The objectors addressed the Sub-Committee providing the Members with the following information:


  • The Officer held 28 years of experience and was well versed in noise and nuisance complaints, noting, that nearby residents will suffer if this application was granted.
  • The area was a bottle neck for people drinking on the Otley run, which begins at Woody’s Ale House, with multiple premises people will drink at before arriving to the area where the premises was.
  • The area experienced high levels of intoxicated people, particularly on Saturdays and Sundays, creating nuisance for local residents, such as urination in gardens and disturbance late at night.
  • The extra hours for sale of hot food will keep people in the area late at night instead of them going home.
  • Some mitigation measures had been offered by the applicant but there was a flat above the premises where there was potential for the residents to suffer with the extension of trading hours.
  • As the premises had 30 covers, the door staff may assist with outdoor disturbance but noise of lots of intoxicated people indoor will create disturbance for the upstairs flat.
  • The reduction of the level of the extraction fan will still be noisy and may be needed on full to eliminate smells, and the trade of food late at night will still create noise.
  • EPT had suggested an earlier closing time of 0:00 every day to limit disturbance to nearby residents.

Public Objector

·  They had been a resident in the area for over 40 years and the area had changed dramatically over that time. Headingley used to be comprised of significant businesses and was now an area which mainly seemed to cater for students and people drinking on the Otley run.

·  The pandemic had caused a rise in the use of external seating area to encourage social distancing but had now become permanent features for most bars and pubs.

·   The Otley run can be up to 2000 participants on a Saturday and around 1000 on a Sunday, with pubs marking drink prices up to their own benefit with the large numbers of people participating.

·   Food and drink outlets had overtaken the area as the leading business model, affecting people’s enjoyment of the high street.

·  The CIA was in place to address crime and disorder and the applicant had not displayed enough mitigation to show their business won’t contribute to further issues.

·   The pavement along the A6120 road that passes through Headingley was outlined to be narrow, posing danger to the public with large crowds walking through, as well as there being no provision of toilet facilities.

·   Pubs in the area had increased their outdoor covers with the Original Oak holding 1000 outdoor seats yet providing no extra toilets.

·   The evacuation procedure in cases of danger was not clear for the masses of people.

·  The late night takeaway deliveries will increase disturbance from delivery vehicles, with 30% of trade from local restaurants and takeaways being via delivery at later hours.


Responding to questions from Members the following information was provided by the objectors:

  • The 30 covers and the intention not to sell alcohol may assist with limiting the amount of people intoxicated in the streets at late hours but the extended hours were still expected to contribute to disturbance to nearby residents, particularly for the upstairs flat.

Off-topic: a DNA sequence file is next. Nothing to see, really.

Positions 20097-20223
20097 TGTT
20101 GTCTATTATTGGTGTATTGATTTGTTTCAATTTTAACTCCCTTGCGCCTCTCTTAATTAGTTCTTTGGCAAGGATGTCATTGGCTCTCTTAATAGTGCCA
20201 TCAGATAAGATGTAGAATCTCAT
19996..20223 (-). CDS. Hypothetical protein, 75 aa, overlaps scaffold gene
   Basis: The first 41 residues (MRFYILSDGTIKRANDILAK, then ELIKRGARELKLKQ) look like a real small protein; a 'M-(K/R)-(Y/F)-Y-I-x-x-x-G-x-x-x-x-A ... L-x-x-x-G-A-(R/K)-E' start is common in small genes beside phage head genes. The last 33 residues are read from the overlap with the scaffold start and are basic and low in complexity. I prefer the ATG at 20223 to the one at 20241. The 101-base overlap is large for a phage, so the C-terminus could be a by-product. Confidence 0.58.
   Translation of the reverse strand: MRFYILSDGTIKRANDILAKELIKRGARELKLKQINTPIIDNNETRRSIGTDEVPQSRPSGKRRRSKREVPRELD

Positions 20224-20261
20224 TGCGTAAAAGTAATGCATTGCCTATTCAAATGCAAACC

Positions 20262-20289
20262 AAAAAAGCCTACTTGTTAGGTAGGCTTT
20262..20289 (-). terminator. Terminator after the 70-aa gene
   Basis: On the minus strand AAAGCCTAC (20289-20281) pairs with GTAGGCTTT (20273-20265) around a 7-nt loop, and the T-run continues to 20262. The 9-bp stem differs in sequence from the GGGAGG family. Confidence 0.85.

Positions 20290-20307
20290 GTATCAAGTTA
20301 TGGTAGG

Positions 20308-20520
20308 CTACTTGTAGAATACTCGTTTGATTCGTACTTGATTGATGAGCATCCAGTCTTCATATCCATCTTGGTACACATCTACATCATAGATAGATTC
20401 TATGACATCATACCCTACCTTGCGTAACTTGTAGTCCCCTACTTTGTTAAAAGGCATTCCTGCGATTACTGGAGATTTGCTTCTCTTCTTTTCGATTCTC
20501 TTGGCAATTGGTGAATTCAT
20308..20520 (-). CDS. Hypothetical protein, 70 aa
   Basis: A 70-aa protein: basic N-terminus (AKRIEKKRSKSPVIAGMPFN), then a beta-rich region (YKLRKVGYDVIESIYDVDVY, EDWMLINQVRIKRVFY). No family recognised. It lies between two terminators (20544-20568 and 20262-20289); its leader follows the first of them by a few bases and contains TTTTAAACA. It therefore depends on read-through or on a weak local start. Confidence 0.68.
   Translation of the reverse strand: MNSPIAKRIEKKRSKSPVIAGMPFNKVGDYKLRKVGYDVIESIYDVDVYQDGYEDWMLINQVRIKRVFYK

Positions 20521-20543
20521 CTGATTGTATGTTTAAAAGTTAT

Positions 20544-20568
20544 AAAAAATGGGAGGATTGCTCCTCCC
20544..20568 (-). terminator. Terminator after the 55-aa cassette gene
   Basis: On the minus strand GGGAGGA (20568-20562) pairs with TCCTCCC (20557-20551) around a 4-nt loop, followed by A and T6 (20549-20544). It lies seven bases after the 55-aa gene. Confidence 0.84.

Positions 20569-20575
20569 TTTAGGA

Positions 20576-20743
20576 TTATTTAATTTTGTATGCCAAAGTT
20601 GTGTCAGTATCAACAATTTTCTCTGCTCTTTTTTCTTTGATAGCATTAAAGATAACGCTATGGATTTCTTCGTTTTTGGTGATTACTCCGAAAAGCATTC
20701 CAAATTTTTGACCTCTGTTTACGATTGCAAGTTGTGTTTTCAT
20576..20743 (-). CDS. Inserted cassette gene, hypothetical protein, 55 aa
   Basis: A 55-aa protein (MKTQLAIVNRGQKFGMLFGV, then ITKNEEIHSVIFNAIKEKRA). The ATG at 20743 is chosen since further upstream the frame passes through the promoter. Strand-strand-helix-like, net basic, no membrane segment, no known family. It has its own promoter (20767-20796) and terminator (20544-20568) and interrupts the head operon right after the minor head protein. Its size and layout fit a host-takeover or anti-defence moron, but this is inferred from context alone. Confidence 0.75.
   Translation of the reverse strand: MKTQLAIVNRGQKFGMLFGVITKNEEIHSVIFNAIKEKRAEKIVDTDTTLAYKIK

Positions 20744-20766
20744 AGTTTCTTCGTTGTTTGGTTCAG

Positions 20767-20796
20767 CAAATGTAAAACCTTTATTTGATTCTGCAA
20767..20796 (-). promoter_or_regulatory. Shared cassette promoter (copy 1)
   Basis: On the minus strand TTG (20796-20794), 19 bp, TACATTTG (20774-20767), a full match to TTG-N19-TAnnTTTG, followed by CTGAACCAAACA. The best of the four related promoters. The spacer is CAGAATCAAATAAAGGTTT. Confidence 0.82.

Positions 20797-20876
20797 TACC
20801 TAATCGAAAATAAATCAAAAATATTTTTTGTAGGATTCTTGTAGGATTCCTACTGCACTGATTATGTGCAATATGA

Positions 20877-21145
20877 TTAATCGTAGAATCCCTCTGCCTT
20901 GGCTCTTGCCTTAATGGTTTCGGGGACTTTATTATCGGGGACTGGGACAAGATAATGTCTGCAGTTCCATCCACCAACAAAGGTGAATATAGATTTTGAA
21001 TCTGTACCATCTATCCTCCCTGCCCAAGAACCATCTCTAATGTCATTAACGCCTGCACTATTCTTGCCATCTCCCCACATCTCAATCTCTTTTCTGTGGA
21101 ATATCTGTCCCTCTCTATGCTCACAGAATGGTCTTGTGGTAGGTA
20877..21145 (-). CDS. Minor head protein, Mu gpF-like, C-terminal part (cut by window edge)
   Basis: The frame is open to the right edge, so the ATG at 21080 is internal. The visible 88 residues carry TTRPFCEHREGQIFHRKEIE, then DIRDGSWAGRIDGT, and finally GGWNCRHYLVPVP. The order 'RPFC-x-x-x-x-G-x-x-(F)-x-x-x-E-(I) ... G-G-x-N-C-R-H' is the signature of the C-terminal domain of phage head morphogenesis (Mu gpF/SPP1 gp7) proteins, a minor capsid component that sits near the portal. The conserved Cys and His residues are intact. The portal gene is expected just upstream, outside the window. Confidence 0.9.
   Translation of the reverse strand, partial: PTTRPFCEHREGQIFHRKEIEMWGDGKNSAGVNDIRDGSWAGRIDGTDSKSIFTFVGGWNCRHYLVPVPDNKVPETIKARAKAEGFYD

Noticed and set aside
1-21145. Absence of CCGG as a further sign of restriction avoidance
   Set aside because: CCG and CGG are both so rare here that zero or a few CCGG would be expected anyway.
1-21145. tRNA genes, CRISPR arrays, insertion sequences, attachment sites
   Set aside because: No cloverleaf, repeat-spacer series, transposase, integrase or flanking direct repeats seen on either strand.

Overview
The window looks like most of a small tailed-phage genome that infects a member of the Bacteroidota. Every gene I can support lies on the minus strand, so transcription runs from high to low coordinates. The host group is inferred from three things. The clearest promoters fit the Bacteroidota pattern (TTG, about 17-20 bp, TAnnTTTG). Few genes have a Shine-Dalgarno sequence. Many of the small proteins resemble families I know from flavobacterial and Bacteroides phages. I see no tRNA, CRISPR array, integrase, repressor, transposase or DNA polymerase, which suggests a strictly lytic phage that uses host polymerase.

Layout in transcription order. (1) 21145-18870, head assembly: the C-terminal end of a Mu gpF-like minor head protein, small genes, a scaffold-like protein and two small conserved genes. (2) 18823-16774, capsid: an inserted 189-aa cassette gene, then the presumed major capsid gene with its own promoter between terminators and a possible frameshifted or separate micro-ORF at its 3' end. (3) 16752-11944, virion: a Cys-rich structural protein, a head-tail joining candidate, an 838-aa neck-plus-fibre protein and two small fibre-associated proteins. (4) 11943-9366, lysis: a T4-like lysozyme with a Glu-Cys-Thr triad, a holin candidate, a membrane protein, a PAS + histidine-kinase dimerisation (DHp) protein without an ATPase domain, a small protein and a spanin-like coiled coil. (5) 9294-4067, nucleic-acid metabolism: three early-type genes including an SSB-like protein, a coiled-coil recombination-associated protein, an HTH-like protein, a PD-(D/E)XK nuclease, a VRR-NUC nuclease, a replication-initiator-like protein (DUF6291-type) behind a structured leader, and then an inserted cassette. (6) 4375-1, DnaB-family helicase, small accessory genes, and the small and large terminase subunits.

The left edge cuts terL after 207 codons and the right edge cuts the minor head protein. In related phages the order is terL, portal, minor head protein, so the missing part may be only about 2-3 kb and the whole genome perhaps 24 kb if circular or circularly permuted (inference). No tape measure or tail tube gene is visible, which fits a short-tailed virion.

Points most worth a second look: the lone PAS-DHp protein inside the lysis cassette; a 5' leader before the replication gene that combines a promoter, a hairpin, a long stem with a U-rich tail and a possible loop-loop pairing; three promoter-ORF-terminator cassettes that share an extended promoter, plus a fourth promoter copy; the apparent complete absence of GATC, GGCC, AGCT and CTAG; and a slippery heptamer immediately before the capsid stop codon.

• There was already a number of options for food outlets late at night in the locality.
  • A suggestion was made for the applicant to revoke the sale of alcohol from the license entirely.
  • In response to a question regarding not allowing takeaways at certain times, and only permitted deliveries and indoor food consumption, it was noted this may alleviate some disturbance but will still attract people late at night and lead to disturbance as people will have to leave the premises once closed.
  • Pubs and bars in the area had staggered closing times to limit congregating so having the takeaway shut at the same time as popular bars will lead to public nuisance.
  • No complaints had been received to EPT by the current occupant of the upstairs flat, but the later hours may impact them further and disturbance may also be experienced by future occupants.
  • The CIA was proof that there was sufficient provision for drinking establishments and late night takeaways in the area. The Legal Officer advised it was the applicant’s burden to justify that approval of the application will not impact the CIA.
  • The Highways department had recently objected to a planning proposal from McDonalds at 4 Otley Road, which had subsequently been refused on the grounds of traffic and associated risks to the public. Highways will likely also have concerns for drivers coming and going for deliveries at this premises.
  • Door staff may help mitigate issues outside the premises but footfall in the area was significant and may incur high costs to the applicant. Any condition for door staff will need to be worded correctly to ensure proper provision.


In summing up the applicant outlined the following:

  • The TENs showed the business can operate successfully, with no contribution to public nuisance, given that there had been no issues or complaints.
  • The dine in option will assist with reducing nuisance given the 30 covers that will take intoxicated people off the streets.
  • Food will be provided in trays where people can eat inside and sober up before making their way home.


RESOLVED – To grant the application as applied for, subject to the agreed conditions with West Yorkshire Police and the following additional conditions agreed by Sub-Committee Members:

  1. Door staff will be provided for the hours of 23:00 to 02:00 on Fridays and Saturdays.
  2. After 23:00 every day, food will only be served for consumption on the premises and via home delivery.


Supporting documents: